O'Connell Street, 1952: Dublin in the 1950s is "perfect noir territory" says writer John Banville (who writes crime fiction under the pen name Benjamin Black). The city's dark history is incorporated into his work. "I am a novelist and therefore a cannibal," he says. "I eat whatever comes near me. Everything is material."
Gerry Cranham Fox Photos/Getty Images

"If you are going to write noir fiction, Dublin in the '50s is absolutely perfect," novelist Benjamin Black tells NPR's Philip Reeves. "All that poverty, all that fog, all that cigarette smoke, all those drink fumes. Perfect noir territory."

You may know Black better as Irish writer John Banville, winner of the 2005 Man Booker Prize for his novel The Sea. Banville writes his crime fiction under the name Benjamin Black. His novels star an oddball sleuth named Quirke — a bachelor in his early 40s who works as a consultant pathologist in a Dublin morgue.

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7:39am

Thu September 1, 2011
Around the Nation

Insurance Company Denies Winning Slap Shot Payout

Nate Smith, 11, slapped a hockey puck through a tiny hole from 89 feet away. The shot during a charity game in Minnesota was for a $50,000 prize. But the insurance company won't pay. Nate was standing in for his twin brother Nick, whose winning raffle ticket made him the one who should've held the hockey stick.

7:30am

Thu September 1, 2011
Around the Nation

Alaska Woman Rescues Her Dog From Bear's Jaw

When Juneau, Alaska, resident Brooke Collins looked up, she saw a bear. Worse than that: She saw a bear carrying her dog in its mouth. Collins ran up and punched the bear in the face. The bear dropped the dog and ran away.

5:34am

Thu September 1, 2011
Business

In Dispute, 'Financial Times' Pulls App Off iTunes

A major newspaper publisher is refusing to swallow demands from Apple, and it pulled its App off of iTunes. The Financial Times didn't want to pay Apple 30 percent of its revenue from customers who downloaded the App.

4:00am

Thu September 1, 2011
NPR Story

Europe Pressured To Do More To Help Libya

European powers played a key role in helping Libyan rebels defeat Moammar Gadhafi through the NATO bombing campaign. But now EU policy makers face a huge test in helping Libya secure the peace with humanitarian aid, technical and logistical support.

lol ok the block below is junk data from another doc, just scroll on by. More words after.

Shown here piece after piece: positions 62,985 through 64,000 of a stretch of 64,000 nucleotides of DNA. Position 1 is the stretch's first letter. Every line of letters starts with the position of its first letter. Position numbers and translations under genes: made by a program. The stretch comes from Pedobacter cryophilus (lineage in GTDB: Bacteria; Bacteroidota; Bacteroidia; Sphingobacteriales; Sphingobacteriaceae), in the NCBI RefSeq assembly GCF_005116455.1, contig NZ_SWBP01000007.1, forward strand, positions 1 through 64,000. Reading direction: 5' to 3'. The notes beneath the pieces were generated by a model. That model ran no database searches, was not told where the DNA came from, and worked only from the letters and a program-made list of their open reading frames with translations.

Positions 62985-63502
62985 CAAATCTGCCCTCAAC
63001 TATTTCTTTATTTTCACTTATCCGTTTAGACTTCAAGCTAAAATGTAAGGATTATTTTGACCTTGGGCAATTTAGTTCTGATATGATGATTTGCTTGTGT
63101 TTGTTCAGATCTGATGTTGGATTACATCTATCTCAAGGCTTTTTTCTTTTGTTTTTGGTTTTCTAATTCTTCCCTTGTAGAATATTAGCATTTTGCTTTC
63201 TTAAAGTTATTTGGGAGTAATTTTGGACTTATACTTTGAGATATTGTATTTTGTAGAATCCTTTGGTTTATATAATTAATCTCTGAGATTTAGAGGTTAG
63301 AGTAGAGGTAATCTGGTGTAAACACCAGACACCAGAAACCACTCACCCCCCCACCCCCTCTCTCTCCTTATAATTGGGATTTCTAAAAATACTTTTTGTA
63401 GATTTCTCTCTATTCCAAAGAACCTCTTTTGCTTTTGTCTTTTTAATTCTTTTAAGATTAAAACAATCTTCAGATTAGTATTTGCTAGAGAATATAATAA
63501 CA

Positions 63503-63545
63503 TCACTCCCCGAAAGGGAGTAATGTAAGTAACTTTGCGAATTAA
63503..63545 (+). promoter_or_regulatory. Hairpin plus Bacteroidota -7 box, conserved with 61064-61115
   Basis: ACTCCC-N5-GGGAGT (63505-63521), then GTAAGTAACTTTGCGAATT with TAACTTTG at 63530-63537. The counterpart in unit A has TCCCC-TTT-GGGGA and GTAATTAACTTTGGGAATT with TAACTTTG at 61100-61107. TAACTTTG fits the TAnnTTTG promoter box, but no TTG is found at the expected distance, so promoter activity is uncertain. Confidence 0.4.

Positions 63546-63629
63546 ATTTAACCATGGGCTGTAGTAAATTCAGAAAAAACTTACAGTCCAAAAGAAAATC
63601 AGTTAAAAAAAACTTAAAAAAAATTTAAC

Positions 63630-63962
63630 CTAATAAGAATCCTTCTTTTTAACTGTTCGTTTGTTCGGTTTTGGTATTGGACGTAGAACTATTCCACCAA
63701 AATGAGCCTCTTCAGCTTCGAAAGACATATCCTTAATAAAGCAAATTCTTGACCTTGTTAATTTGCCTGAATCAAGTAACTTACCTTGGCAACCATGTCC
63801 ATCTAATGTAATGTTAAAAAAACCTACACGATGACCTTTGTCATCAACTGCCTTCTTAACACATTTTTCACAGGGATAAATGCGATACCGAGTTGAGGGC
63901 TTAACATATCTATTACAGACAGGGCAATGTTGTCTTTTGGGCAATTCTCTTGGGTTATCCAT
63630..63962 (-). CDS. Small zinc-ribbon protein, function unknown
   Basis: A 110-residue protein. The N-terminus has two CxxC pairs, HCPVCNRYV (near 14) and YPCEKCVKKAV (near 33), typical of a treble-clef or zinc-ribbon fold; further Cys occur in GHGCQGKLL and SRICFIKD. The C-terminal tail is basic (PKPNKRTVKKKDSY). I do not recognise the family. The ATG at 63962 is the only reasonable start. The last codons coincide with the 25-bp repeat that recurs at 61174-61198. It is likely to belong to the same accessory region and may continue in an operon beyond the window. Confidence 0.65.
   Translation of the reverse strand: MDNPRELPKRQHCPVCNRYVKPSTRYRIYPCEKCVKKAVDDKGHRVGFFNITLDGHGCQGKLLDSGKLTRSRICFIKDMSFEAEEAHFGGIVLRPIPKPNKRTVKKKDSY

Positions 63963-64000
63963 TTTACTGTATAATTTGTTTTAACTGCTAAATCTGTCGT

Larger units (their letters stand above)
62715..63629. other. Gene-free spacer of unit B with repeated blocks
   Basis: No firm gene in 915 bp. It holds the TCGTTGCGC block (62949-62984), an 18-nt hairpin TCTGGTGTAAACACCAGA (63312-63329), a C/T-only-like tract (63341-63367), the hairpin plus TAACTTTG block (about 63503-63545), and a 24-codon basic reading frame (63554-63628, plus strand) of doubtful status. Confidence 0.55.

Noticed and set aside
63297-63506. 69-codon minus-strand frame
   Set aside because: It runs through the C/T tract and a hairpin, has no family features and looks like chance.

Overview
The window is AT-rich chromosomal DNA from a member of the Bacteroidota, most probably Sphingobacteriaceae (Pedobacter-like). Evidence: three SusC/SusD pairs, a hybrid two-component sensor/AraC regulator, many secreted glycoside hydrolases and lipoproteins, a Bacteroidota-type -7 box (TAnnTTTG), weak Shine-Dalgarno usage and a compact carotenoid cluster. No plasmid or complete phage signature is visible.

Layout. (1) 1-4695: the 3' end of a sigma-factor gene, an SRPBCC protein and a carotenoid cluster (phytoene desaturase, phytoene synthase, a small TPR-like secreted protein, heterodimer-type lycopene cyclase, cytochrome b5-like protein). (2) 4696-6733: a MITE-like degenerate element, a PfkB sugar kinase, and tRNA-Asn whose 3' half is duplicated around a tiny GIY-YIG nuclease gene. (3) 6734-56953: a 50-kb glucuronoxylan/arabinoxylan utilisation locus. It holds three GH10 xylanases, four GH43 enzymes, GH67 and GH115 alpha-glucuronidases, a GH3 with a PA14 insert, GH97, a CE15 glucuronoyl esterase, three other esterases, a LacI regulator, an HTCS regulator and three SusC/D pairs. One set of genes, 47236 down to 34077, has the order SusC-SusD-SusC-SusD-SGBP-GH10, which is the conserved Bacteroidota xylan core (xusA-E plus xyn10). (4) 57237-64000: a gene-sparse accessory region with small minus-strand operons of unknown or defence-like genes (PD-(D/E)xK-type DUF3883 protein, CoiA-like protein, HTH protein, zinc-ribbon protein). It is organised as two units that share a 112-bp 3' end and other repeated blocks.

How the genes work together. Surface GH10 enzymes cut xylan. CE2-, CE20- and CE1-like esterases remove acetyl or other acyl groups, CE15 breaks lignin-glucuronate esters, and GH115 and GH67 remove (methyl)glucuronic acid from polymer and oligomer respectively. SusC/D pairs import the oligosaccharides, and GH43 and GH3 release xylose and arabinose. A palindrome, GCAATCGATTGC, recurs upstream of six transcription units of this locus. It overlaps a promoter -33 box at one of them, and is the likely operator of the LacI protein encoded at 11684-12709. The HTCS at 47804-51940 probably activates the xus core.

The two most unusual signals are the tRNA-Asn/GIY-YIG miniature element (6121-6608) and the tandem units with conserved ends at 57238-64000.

4:00am

Thu September 1, 2011
NPR Story

Rebels Tasked With Ensuring Libyans Security

Nearly all Libyans agree that security should be a top priority for the country's interim government. Some councilmen and rebel commanders say the first step to ensuring security will be to take away the light arms that both sides handed out en masse.

4:00am

Thu September 1, 2011
NPR Story

Irene Hits Vermont Right Before Fall Foliage Season

Towns in southern Vermont's Deerfield Valley are slowly getting reconnected with the outside world as road crews repair highways ravaged by Irene. But the resort communities face a harder time re-building their tourism-based businesses. They're worried about getting back on their feet in time for the fall foliage season, and the ski season ahead. John Dillon of Vermont Public Radio reports.

4:00am

Thu September 1, 2011
Governing

Panel Finds Widespread Waste By Wartime Contractors

A report by a congressional commission says the U.S. has lost tens of billions of dollars during the wars in Iraq and Afghanistan because of waste and fraud in government contracts. The panel offered 15 recommendations to tackle the contracting mess. But one suggested fix — hire more government workers — might not be too popular right now.

4:00am

Thu September 1, 2011
Business

Business News

Steve Inskeep has business news.

4:00am

Thu September 1, 2011
Business

The Last Word In Business

Steve Inskeep has the Last Word in business.

4:00am

Thu September 1, 2011
Business

Justice Department Blocks AT&T, T-Mobile Merger

AT&T says it's disappointed by the government's decision to block its acquisition of wireless rival T-Mobile. The Justice Department said Wednesday it would go to court to prevent the two companies from merging. The deal involves the country's second and fourth biggest wireless companies. U.S. officials say the deal would hurt competition and send wireless prices higher.

12:01am

Thu September 1, 2011
Crime In The City

Athens Cop On The Trail Of Modern Greece

Athens' Monastiraki neighborhood is a meeting place for Greek and Ottoman culture. Case in point: the 18-century Tzistarakis Mosque (left) sits below the Acropolis (center) and serves as a focal point for Monastiraki Square.